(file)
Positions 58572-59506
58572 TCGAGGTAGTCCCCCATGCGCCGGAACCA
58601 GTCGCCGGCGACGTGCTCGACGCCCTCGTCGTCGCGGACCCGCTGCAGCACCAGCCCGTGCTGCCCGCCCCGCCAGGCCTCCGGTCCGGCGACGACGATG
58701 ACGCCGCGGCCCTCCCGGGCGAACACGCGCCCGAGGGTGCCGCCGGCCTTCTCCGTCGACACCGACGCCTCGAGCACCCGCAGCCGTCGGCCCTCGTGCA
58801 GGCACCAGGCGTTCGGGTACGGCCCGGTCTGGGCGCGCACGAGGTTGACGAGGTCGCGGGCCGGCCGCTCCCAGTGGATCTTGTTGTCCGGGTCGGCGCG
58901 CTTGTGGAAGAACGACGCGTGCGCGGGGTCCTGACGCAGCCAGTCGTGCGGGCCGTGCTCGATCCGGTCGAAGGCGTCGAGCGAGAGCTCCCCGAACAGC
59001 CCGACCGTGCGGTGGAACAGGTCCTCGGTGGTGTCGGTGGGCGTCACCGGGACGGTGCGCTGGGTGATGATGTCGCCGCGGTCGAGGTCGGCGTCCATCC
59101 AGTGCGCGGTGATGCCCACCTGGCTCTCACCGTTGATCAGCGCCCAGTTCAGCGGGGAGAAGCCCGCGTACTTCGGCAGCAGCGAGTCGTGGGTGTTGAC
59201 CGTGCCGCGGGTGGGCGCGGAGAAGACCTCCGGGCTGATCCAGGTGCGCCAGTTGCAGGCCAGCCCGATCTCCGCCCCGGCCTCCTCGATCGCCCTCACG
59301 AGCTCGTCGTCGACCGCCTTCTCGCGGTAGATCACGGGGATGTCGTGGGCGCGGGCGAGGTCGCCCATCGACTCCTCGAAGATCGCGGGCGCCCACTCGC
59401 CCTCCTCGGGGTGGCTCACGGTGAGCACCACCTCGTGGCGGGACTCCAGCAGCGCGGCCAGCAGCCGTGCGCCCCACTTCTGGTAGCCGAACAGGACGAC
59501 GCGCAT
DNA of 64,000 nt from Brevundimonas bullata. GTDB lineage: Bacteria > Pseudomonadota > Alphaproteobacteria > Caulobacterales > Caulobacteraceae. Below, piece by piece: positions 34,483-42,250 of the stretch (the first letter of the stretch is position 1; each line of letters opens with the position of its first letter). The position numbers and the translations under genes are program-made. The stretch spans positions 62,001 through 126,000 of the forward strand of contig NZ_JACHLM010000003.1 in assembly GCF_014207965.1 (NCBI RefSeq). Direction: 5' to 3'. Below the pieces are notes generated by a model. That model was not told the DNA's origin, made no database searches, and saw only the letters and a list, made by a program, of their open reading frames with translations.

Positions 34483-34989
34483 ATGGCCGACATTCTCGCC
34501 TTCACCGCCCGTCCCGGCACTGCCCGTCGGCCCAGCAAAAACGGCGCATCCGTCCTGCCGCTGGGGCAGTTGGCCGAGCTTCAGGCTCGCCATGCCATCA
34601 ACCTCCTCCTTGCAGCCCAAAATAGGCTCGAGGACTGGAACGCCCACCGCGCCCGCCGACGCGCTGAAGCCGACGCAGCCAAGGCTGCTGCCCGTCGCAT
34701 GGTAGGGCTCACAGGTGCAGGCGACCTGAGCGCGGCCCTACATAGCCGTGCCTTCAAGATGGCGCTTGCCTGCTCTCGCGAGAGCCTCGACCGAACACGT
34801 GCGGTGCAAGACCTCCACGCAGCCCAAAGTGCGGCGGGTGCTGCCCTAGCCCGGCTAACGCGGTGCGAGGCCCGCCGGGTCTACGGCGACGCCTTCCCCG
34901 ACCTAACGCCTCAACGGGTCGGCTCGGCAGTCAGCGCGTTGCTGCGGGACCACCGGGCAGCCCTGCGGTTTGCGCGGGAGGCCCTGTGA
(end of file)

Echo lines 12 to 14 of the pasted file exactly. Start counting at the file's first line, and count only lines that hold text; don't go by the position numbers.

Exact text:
59501 GCGCAT
DNA of 64,000 nt from Brevundimonas bullata. GTDB lineage: Bacteria > Pseudomonadota > Alphaproteobacteria > Caulobacterales > Caulobacteraceae. Below, piece by piece: positions 34,483-42,250 of the stretch (the first letter of the stretch is position 1; each line of letters opens with the position of its first letter). The position numbers and the translations under genes are program-made. The stretch spans positions 62,001 through 126,000 of the forward strand of contig NZ_JACHLM010000003.1 in assembly GCF_014207965.1 (NCBI RefSeq). Direction: 5' to 3'. Below the pieces are notes generated by a model. That model was not told the DNA's origin, made no database searches, and saw only the letters and a list, made by a program, of their open reading frames with translations.

Positions 34483-34989